Villanova Transforming its Campus Landscape

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(From Villanova Magazine, Spring 2011 Issue)

In May, Villanova University launched the Transformation of the Campus Landscape initiative. This bold, three-year, $22.5 million project—approved by the Villanova Board of Trustees in December 2010—is part of the implementation of the University Strategic Plan and Campus Master Plan.

By modifying the layout of the campus grounds, this initiative will improve the quality of life for Villanova community members and enhance the visitor experience. The planned modifications, which are largely driven by research and by student feedback, aim to create a campus core that is vehicle-free, pedestrian-friendly, more accessible to people with different mobility needs and more aesthetically beautiful.

The landscape changes have been thoughtfully and deliberately designed to integrate all areas of campus life into a cohesive, interconnected whole. “Just as we seek to integrate our curricular and co curricular activities at Villanova, we are now seeking to create a closely-linked physical environment to support and enhance the student experience,” says Vice President for Administration and Finance Kenneth G. Valosky ’82 VSB.

A park-like, vehicle-free model of campus-core architectural landscaping is quite common at universities nationwide, including those that Villanova counts among its peers. However, Villanova’s campus will retain its unique qualities and traditional identity, with attributes including both historic and recent architecture.

“This initiative will bring the University Strategic Plan and Campus Master Plan to life in a very tangible way,” says University President the Rev. Peter M. Donohue, OSA, PhD. “I am confident that the Transformation of the Campus Landscape will mark a tremendous milestone in the history of the University—one that will provide our students with an exceptional physical environment in which to learn, live and grow as a member of the Villanova community.”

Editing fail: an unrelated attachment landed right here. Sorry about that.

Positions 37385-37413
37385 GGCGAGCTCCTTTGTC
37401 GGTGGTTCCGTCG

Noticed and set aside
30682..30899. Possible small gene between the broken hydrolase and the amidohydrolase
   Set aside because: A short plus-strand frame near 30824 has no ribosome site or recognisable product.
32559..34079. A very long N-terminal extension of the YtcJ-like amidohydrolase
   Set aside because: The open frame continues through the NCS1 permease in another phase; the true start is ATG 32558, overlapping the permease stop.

The University tentatively plans to implement the Transformation in three phases over three years, and will shorten this timeline if construction schedules permit. Phase One is scheduled to take place from May to November 2011, Phase Two from May to October 2012 and Phase Three from May to October 2013. The Villanova Office of Facilities Management will lead the initiative with architectural guidance from Mark B. Thompson Associates and Wells Appel Land Strategies, both Philadelphia-based firms.

Phase One: May to November 2011

The first phase will include the transformation of Vasey Plaza. The plaza will be widened to allow ramps on both sides for different mobility needs, and new hardscaping will provide convenient access to Vasey Hall from all levels. The space will become greener and will encompass an expanded outdoor dining and gathering area. Renovations to Sheehan and Sullivan residence halls will also be completed.

In addition, the University will install new bollards and check points to re-route vehicular traffic during Phase One. The innermost driving route will be closed to regular traffic, while emergency and service vehicles will continue to have full campus access at all times. Drivers with special needs may use the free campus shuttle, or call public safety for transportation, to enter the vehicle-free campus core.

Phase Two: May to October 2012

The second phase of the project will transform the Kennedy Oval—the area between Kennedy, Corr and Dougherty Halls and the Connelly Center— into an open and attractive gathering place. This phase will also include improvements to the Sullivan-Sheehan Quad and a turnaround on Dougherty Drive.

Phase Three: May to October 2013

The final phase will include a transformation of the areas around Corr and Alumni Halls. The Grotto will be moved to the area between St. Rita Hall and Austin Hall, and defined by an archway. The end result will resemble a small amphitheater designed to hold approximately 50 people.